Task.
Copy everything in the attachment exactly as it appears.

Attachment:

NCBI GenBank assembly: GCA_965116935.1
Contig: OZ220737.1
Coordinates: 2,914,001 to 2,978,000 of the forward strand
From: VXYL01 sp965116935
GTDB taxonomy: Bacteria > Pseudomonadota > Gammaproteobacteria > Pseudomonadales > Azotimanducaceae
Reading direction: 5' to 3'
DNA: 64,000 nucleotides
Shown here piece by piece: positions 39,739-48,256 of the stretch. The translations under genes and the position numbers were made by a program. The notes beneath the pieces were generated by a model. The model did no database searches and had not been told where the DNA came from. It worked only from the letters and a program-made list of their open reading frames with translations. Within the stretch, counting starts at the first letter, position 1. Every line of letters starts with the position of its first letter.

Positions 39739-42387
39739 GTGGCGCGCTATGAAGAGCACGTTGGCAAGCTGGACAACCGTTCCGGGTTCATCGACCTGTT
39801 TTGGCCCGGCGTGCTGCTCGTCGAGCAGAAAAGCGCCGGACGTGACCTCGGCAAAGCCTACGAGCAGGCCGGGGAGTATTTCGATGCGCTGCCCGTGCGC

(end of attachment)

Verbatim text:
NCBI GenBank assembly: GCA_965116935.1
Contig: OZ220737.1
Coordinates: 2,914,001 to 2,978,000 of the forward strand
From: VXYL01 sp965116935
GTDB taxonomy: Bacteria > Pseudomonadota > Gammaproteobacteria > Pseudomonadales > Azotimanducaceae
Reading direction: 5' to 3'
DNA: 64,000 nucleotides
Shown here piece by piece: positions 39,739-48,256 of the stretch. The translations under genes and the position numbers were made by a program. The notes beneath the pieces were generated by a model. The model did no database searches and had not been told where the DNA came from. It worked only from the letters and a program-made list of their open reading frames with translations. Within the stretch, counting starts at the first letter, position 1. Every line of letters starts with the position of its first letter.

Positions 39739-42387
39739 GTGGCGCGCTATGAAGAGCACGTTGGCAAGCTGGACAACCGTTCCGGGTTCATCGACCTGTT
39801 TTGGCCCGGCGTGCTGCTCGTCGAGCAGAAAAGCGCCGGACGTGACCTCGGCAAAGCCTACGAGCAGGCCGGGGAGTATTTCGATGCGCTGCCCGTGCGC